Earlier this week, Upwork published my article on competitor intelligence. In the article, I highlighted 6 ways that doing competitor research could improve your marketing strategy. I find that many new business owners don’t know the relevance of competitor research in their business and marketing strategy. They skip it all together in some cases, or they do the research but fail to apply the insight for competitive advantage. Before you go on, you might want to read my Upwork article published on 03 October 2017: 6 ways that competitor intelligence improves your marketing strategy.
In this blog post, I will discuss 4 ways that competitor research improves your business strategy.
Hiring the right people is important for your business growth. To give you an idea of the top skills in your industry, use platforms like LinkedIn to track the skills that your competitors are bringing into their business. Are they hiring customer service executives or app developers? How many years experience are they looking for? This gives you a good understanding of what you need to grow, especially if you need to prioritise skills by hiring for crucial roles first.
As a business matures, you will find that more partnerships and collaborations take place. Follow your competitors’ news stories by subscribing to their newsletters. Also, set up Google Alerts so that you get news about the company and also about your industry in general. Partnerships often trigger significant PR effort so it is likely to make big news. Several partnerships in your industry could signify consolidation (as in mature markets) or collaboration for innovation. Ensure that you build this into your business strategy, and continue to review based on your business environment.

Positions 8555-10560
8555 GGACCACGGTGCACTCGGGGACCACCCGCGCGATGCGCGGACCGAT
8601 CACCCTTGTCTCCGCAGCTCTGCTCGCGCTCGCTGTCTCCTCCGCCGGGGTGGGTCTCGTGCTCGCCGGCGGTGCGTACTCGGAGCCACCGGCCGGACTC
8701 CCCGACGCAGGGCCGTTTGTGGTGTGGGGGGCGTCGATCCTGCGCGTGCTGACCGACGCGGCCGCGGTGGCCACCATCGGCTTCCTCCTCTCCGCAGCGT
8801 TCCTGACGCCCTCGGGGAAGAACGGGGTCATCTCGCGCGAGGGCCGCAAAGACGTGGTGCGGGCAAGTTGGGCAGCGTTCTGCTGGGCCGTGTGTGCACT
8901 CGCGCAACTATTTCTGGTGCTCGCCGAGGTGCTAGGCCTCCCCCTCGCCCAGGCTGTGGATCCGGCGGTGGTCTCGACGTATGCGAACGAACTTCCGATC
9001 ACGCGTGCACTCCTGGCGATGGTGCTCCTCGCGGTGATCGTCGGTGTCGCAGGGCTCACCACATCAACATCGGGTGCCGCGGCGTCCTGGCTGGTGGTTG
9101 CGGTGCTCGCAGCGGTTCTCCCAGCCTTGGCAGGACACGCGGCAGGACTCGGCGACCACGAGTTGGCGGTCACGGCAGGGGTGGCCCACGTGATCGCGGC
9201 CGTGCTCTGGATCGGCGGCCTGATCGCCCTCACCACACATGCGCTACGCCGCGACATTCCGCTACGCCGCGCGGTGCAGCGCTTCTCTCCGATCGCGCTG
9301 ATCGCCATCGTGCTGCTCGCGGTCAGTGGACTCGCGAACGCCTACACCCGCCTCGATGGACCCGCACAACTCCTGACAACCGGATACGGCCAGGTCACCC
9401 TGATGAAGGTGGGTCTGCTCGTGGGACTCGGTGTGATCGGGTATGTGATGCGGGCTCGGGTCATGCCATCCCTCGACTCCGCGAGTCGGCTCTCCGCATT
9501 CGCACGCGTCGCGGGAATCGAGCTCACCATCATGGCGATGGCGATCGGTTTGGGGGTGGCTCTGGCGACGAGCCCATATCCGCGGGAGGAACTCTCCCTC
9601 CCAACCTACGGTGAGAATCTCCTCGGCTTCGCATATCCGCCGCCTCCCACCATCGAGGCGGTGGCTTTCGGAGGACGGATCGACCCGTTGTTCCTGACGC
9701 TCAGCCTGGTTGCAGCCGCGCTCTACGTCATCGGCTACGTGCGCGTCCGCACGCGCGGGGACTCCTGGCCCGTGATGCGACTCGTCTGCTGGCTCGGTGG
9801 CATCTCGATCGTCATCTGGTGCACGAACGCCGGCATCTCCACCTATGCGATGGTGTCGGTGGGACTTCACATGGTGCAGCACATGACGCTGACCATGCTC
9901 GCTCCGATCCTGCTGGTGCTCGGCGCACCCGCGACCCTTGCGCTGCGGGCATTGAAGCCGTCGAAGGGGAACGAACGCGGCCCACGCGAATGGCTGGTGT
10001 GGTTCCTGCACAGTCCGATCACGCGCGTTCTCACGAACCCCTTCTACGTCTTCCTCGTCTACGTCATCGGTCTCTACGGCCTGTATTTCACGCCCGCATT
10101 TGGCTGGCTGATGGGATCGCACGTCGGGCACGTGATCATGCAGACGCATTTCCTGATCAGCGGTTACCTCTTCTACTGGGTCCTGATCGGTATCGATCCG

An industry with multiple third-party suppliers might regularly review cost structures. Your competitors might start to bring certain services in-house, for instance. Or they could look at acquiring specific suppliers. Your competitor research in this area doesn’t imply that you will copy what the market is doing. In fact, you might discover that you could have an advantage by doing the opposite. For example, outsourcing certain services could reduce your fixed costs or improve your profitability. Conversely, acquiring a supplier that provides a critical material for your business might mean that you gain intellectual property and become more valuable as you retain exclusivity.
It’s possible that you start your business thinking you will offer one thing. But by the end of six months, you find that you either change what you offer or you find opportunities to offer other products and services. A brief review of your competitors’ revenue streams, particularly those that have been in your market longer than you, could give you a view of potential revenue streams. These streams might not be open to you straight away, but some could contribute to your growth strategy. For example, you could start out consulting and then find that there are opportunities to offer standardised training. You could also start out providing Software as a service and discover that the data that you gather from your users is highly valuable, and could be offered to a different market segment.
You shouldn’t spend months researching your competitors. But you should definitely do some research. What’s even more important is that you do this research regularly. That could be quarterly or annually. Ensure that your business strategy evolves with your findings and with the changes in your business environment. These changes are guaranteed to come – be prepared.